Alanis Morissette Bayou Music Center October 28, 2012
Alanis Morissette has come a long way since her 1995 breakthrough album, Jagged Little Pill. When recording it, she was pissed off, a bit confused and completely unapologetic about all of it. The album became a rallying cry for young women who were looking for some substance and lyricism to go with their pop-rock, and was reimagined as an acoustic album, ten years after. Even Rolling Stone has recognized its influence, listing it as one of the 500 greatest albums of all time.
But that was nearly 20 years ago. These days, Morissette is in a different place, and a much happier one. She doesn't claim to have it all figured out, but instead of bashing old boyfriends and flaunting her feminism, Morissette is happily married and focusing on being a mom.
In fact, whenever Morissette performed older hits like "You Oughta Know" and "Hand in My Pocket" Sunday at Bayou Music Center, she had this smile on her face that seemed euphoric. It was as if she just didn't feel those emotions anymore, and while she was clearly having a great time onstage and wanted to do right by her fans, she just didn't look bitter, resentful or even the least bit angry when she performed. And that's probably a good thing.
Morissette, who has come out as an advocate of "attachment parenting" (a concept that escapes me, but seems to be a hot-button issue), brought both her husband, rapper MC Souleye, and two-year-old son, Ever, on tour with her. The latter of the two remained backstage for the show, but Souleye took to the stage just before his wife, performing for about 45 minutes in front of a crowd that was partly confused and partly uninterested.
There did seem to be a few fans of the Canadian MC in the crowd, but no one seemed too interested in his performance until near the end, when Morissette came out to sing the chorus of "My Ego."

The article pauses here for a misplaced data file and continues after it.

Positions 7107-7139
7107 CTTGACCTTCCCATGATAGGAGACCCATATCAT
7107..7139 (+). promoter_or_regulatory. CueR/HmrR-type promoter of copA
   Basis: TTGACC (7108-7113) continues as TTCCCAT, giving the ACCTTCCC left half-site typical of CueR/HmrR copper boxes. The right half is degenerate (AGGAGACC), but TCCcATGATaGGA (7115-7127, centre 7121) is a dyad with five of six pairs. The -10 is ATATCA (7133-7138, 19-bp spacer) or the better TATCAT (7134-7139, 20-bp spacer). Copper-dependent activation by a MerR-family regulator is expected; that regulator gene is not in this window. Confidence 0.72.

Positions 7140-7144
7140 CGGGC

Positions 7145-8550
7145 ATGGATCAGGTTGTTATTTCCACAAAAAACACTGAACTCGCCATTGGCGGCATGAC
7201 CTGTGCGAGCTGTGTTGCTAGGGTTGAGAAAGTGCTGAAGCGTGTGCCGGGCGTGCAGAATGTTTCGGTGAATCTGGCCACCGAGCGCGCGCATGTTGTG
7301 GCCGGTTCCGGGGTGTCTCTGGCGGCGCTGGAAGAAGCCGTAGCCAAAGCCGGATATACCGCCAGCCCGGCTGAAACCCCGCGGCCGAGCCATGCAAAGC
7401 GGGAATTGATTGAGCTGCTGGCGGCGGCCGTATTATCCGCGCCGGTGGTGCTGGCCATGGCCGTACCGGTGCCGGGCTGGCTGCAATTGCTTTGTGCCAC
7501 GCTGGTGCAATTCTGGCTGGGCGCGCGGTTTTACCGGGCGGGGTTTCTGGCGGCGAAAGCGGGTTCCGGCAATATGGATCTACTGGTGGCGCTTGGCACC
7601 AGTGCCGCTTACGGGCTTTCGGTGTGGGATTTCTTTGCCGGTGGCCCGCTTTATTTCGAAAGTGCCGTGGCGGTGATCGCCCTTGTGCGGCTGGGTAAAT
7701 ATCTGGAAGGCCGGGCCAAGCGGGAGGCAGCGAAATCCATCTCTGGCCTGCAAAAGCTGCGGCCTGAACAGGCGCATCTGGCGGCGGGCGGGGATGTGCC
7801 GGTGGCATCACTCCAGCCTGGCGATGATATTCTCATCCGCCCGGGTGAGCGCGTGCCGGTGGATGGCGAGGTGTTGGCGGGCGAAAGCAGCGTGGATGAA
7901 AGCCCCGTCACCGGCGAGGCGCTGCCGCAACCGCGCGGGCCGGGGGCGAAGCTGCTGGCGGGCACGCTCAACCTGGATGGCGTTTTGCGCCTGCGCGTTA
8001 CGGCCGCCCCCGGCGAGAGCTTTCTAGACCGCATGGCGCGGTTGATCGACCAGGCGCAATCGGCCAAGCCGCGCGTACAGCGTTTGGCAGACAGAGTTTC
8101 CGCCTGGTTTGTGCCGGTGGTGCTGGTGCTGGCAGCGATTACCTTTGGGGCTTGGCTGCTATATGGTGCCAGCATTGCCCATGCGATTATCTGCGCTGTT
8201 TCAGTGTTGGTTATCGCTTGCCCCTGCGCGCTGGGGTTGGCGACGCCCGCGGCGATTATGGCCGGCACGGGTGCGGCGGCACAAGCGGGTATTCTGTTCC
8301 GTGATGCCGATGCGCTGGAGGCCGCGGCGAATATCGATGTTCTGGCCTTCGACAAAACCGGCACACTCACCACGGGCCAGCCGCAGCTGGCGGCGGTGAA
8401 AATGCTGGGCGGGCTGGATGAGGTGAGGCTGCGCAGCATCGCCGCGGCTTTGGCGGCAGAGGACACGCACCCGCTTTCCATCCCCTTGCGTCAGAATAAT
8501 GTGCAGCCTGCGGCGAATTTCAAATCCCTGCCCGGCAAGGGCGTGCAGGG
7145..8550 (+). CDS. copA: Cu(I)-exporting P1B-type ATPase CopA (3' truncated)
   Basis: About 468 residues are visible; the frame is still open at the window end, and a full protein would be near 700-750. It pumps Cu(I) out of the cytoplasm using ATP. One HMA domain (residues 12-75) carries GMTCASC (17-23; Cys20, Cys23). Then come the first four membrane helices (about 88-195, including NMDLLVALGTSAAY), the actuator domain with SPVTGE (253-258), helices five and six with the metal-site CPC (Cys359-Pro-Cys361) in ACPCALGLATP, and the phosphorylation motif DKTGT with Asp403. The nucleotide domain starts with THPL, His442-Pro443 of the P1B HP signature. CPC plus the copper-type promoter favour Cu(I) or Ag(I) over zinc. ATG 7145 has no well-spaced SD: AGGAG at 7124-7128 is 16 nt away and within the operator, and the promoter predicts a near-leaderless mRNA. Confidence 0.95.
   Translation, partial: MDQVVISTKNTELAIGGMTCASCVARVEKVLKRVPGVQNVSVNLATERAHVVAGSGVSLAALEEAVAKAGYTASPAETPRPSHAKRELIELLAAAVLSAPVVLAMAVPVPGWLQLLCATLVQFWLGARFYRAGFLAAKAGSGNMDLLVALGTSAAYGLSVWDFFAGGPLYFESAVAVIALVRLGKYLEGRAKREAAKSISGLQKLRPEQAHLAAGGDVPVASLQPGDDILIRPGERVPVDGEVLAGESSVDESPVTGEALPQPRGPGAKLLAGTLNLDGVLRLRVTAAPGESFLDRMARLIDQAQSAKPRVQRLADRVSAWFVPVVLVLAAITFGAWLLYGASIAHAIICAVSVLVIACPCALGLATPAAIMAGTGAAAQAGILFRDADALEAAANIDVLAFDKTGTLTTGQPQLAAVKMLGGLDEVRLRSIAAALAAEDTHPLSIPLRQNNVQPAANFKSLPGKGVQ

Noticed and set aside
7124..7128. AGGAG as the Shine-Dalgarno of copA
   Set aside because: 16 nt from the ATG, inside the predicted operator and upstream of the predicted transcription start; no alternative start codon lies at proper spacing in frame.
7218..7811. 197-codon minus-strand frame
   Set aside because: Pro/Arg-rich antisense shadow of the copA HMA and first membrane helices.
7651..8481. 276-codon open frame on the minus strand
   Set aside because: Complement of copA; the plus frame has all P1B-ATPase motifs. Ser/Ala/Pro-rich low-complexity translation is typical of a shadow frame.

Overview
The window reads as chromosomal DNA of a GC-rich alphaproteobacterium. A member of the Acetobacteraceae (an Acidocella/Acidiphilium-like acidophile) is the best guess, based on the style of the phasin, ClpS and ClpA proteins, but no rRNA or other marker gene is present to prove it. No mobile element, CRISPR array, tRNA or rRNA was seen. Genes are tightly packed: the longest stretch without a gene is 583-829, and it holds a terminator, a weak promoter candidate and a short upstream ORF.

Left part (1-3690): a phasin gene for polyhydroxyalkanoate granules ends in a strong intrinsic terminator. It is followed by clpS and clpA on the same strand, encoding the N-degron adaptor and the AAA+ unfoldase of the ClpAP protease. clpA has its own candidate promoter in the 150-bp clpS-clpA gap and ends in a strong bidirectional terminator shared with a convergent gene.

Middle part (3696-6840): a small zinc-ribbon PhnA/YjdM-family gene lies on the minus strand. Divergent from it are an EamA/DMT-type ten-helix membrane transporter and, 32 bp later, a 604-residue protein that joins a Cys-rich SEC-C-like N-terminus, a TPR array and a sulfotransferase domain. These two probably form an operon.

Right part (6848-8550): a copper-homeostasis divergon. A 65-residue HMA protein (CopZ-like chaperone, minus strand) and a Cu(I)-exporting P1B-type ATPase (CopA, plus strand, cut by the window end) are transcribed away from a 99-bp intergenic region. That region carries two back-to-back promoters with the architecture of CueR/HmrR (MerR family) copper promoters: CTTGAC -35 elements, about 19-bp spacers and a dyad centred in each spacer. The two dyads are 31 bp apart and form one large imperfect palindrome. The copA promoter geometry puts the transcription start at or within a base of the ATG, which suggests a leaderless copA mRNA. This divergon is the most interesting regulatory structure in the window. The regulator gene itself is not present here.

Other than when she was introducing the band members, Morissette didn't talk much while she was onstage. She threw up a bunch of peace signs and held the microphone out over the crowd, who helped her sing "Ironic," arguably her second-best-known single. But even that one wasn't without a little added flair.
"It's like 10,000 spoons, when all you need is a knife," Morissette crooned, halfway through her performance. "It's meeting the man of my dreams and then meeting his beautiful...Husband."
Just then, the bassist put down his bass, walked over to the guitarist and gave him a big hug (and a smooch, if I saw correctly) as the crowd cheered. I'm not sure what that was all about, but it sure got a rise out of the fans.
Morissette's new music draws a stark contrast to the songs that made her a star, but that's okay. Judging by their faces, the people in the crowd -- a number of twenty- and thirtysomethings -- weren't angry anymore either.
So while Pill may be worth revisiting and reminiscing over, perhaps both Morissette and her fans are better spending their time listening to "Guardian," even if it doesn't have quite the bite that made her music so appealing in the first place.
Personal Bias: For all the songs she's written about heartbreak, Morissette has always managed to make even the saddest of her songs feel empowering. She's never been one to roll over, cry and give up. Instead, she turns her memories into weapons and made men think twice about doing wrong by her, while giving her fans an outlet to vent their frustrations while celebrating their strength as women. And I likes me a strong woman, yes sir.
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